The White House said Friday that US President Donald Trump was suffering “mild symptoms” of Covid, as the virus that has killed more than 205,000 US citizens spread to the highest reaches of government, just a month before the US presidential election.
The revelation came in a Trump tweet at around 1am, after he had returned from an afternoon political fundraiser without telling the crowd he had been exposed to an aide with the disease that has killed more than a million people worldwide.
First Lady Melania Trump also tested positive, the president said, and several others in the White House have too, prompting concern that the White House or even Trump himself might have spread the virus further. The Trumps' son Barron, who lives at the White House, tested negative.
The businessman and former reality TV star has spent much of the year downplaying the threat of the virus, rarely wearing a protective mask and urging states and cities to “reopen” and reduce or eliminate shutdown rules.
Both Democratic presidential nominee Joe Biden and his running-mate Kamala Harris have tested negative, their campaign said. Vice-President Mike Pence tested negative for the virus Friday morning and “remains in good health,” his spokesman said.
Trump’s Supreme Court nominee, Judge Amy Coney Barrett, who was with him and many others on Saturday and has been on Capitol Hill meeting with lawmakers, also tested negative, the White House said.
Trump's diagnosis is sure to have a destabilising effect in Washington and around the world, raising questions about how far the virus has spread through the highest levels of the US government. Hours before Trump announced he had contracted the virus, the White House said that Hope Hicks, a top aide who had travelled with him during the week had tested positive.
“Tonight, @FLOTUS and I tested positive for Covid. We will begin our quarantine and recovery process immediately," Trump tweeted. "We will get through this TOGETHER!”
While House Chief-of-Staff Mark Meadows on Friday tried to assure the public that Trump was conducting business as usual, even as he confirmed that the White House knew Hicks had tested positive before Trump attended a Thursday fundraiser in New Jersey.
“I can tell you in terms of Hope Hicks, we discovered that right as Marine One was taking off yesterday,” said Meadows. Several staffers were pulled from the trip, but Trump did not cancel and there was no direct evidence that her illness was connected to his.
Many White House and senior administration officials were undergoing tests Friday, but the full scale of the outbreak around the president may not be known for some time as it can take days for an infection to be detectable by a test. Officials with the White House Medical Unit were tracing the president's contacts.
Trump's re-election campaign said it was putting on hold all events featuring Trump and members of his family but that Pence would resume campaigning since he tested negative.
Trump was last seen by reporters returning to the White House on Thursday evening and did not appear ill. He is 74 years old and clinically obese, putting him at higher risk of serious complications from a virus that has infected more than seven million people nationwide.
The president’s physician said in a memo that Trump and the first lady, who is 50, “are both well at this time” and “plan to remain at home within the White House during their convalescence.”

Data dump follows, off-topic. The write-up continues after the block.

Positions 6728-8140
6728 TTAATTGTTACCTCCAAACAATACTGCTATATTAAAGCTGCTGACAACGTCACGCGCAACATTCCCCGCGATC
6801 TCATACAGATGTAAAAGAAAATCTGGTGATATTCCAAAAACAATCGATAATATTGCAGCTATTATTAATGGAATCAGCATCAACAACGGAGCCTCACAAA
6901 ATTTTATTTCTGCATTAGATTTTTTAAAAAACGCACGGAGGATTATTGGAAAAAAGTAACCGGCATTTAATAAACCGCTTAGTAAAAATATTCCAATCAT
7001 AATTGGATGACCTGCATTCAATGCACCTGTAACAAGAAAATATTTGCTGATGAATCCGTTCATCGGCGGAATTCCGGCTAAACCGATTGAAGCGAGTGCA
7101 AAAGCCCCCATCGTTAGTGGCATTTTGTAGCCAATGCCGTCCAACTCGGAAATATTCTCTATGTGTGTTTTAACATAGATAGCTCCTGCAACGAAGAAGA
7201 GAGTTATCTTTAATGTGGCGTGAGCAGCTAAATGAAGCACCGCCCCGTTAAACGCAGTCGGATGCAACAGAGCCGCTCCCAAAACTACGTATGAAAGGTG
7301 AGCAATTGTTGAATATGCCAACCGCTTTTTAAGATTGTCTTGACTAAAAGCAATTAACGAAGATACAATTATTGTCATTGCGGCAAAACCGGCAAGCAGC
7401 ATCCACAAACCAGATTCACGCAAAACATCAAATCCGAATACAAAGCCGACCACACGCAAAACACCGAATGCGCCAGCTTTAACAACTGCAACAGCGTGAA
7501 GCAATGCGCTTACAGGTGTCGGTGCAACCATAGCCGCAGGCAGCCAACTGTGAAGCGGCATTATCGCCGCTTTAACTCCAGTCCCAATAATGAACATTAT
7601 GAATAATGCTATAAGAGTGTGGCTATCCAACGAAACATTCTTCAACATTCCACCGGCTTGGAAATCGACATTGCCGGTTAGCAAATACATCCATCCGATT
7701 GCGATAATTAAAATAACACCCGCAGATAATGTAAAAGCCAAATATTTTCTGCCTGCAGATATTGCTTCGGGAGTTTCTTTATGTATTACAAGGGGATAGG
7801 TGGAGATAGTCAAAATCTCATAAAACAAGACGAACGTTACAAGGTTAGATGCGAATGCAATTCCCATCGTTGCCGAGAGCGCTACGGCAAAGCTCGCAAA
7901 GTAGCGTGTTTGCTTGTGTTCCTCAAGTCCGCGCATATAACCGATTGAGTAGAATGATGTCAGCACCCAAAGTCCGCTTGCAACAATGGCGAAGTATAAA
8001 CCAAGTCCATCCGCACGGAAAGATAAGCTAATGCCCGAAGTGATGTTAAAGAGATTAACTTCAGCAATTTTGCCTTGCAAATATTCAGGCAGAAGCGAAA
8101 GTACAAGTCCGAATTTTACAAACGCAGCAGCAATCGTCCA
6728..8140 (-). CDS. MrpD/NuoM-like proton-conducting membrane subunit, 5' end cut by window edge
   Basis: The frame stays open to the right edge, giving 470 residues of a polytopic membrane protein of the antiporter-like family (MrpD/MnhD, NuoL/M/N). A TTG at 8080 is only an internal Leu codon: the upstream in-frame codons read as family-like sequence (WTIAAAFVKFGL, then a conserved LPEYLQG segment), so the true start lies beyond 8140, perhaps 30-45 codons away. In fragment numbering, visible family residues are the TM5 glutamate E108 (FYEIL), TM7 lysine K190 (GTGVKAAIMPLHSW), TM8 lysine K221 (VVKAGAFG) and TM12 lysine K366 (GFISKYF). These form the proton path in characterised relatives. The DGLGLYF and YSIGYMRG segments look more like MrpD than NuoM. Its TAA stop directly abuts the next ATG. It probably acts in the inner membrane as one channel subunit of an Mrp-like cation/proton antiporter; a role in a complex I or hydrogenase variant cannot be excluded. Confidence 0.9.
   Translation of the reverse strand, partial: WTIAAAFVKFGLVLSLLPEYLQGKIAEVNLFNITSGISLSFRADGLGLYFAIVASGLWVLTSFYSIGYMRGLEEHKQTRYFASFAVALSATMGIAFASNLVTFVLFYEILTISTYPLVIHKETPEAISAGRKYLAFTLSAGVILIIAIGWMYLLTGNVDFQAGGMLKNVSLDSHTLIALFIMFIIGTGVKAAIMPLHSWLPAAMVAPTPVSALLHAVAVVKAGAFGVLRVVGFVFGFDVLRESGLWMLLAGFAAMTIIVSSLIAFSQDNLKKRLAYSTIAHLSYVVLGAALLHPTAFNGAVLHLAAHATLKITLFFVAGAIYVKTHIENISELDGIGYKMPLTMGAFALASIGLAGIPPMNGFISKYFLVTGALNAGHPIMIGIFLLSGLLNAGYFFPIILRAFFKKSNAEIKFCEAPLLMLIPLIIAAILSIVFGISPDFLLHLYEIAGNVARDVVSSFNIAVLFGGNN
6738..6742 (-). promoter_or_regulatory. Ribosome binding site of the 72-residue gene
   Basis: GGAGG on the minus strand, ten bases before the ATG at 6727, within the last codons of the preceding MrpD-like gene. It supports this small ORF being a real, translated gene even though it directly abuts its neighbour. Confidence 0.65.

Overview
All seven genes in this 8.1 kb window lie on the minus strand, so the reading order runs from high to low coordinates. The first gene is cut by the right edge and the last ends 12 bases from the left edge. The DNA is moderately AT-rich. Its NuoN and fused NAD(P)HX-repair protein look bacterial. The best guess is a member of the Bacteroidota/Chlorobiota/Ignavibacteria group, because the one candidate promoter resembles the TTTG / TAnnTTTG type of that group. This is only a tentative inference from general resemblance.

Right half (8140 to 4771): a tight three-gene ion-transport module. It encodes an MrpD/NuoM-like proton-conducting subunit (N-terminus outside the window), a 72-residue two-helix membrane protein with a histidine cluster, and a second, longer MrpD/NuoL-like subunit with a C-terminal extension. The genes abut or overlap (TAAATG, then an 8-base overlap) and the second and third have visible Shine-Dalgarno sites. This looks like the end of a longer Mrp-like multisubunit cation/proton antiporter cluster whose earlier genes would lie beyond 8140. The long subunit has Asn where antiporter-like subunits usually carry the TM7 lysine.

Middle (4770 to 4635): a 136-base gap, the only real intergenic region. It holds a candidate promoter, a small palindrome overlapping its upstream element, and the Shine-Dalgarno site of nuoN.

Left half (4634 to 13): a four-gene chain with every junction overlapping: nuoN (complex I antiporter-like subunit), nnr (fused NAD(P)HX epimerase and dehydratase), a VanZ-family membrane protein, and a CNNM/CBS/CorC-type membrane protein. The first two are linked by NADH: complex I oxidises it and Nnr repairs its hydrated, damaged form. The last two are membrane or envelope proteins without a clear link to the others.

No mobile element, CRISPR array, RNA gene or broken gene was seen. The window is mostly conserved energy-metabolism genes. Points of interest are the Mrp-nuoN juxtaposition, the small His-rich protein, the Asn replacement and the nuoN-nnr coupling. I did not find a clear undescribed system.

Trump’s diagnosis will likely force him off the campaign trail and puts his participation in the second presidential debate, scheduled for October 15 in Miami, into doubt.
Trump’s handling of the pandemic has already been a major flashpoint in his race against Biden, who spent much of the summer off the campaign trail and at his home in Delaware citing concern about the virus. Biden has since resumed a more active campaign schedule, but with small, socially distanced crowds. He also regularly wears a mask in public, something Trump mocked him for at Tuesday night’s excruciating debate.
In a tweet Friday morning, Biden said he and his wife “send our thoughts to President Trump and First Lady Melania Trump for a swift recovery. We will continue to pray for the health and safety of the president and his family.”
World leaders offered the president and first family their best wishes after their diagnosis, as governments used their case as a reminder for their citizens to wear masks and practice social distancing measures.
Trump is far from the first world leader to test positive for the virus, which previously infected Brazilian President Jair Bolsonaro and British Prime Minister Boris Johnson, who spent a week in the hospital, including three nights in intensive care. Former Italian Prime Minister Silvio Berlusconi was hospitalised last month while fighting what he called a “hellish” case of Covid-19.
Trump's age, health woes in spotlight
US President Donald Trump has several strikes against him — age, obesity, elevated cholesterol and being male — that could put him at greater risk of becoming seriously ill from the coronavirus infection he disclosed late Thursday.
Older age, being male and having any other health problems increase the chance of severe illness, and Trump has those.
At 74, “his age would be the primary risk factor,” said Dr. David Banach, an infectious diseases physician at the University of Connecticut’s health system.
People ages 65 to 74 are seven times more likely to be hospitalised for Covid-19 than those who are 18 to 29 years old, according to the US Centers for Disease Control and Prevention. The risks rise exponentially at older ages.
Trump also is obese, with a body mass index just past 30. He also takes a statin drug to lower his cholesterol, and that condition also raises his risk for COVID-19 complications, doctors said.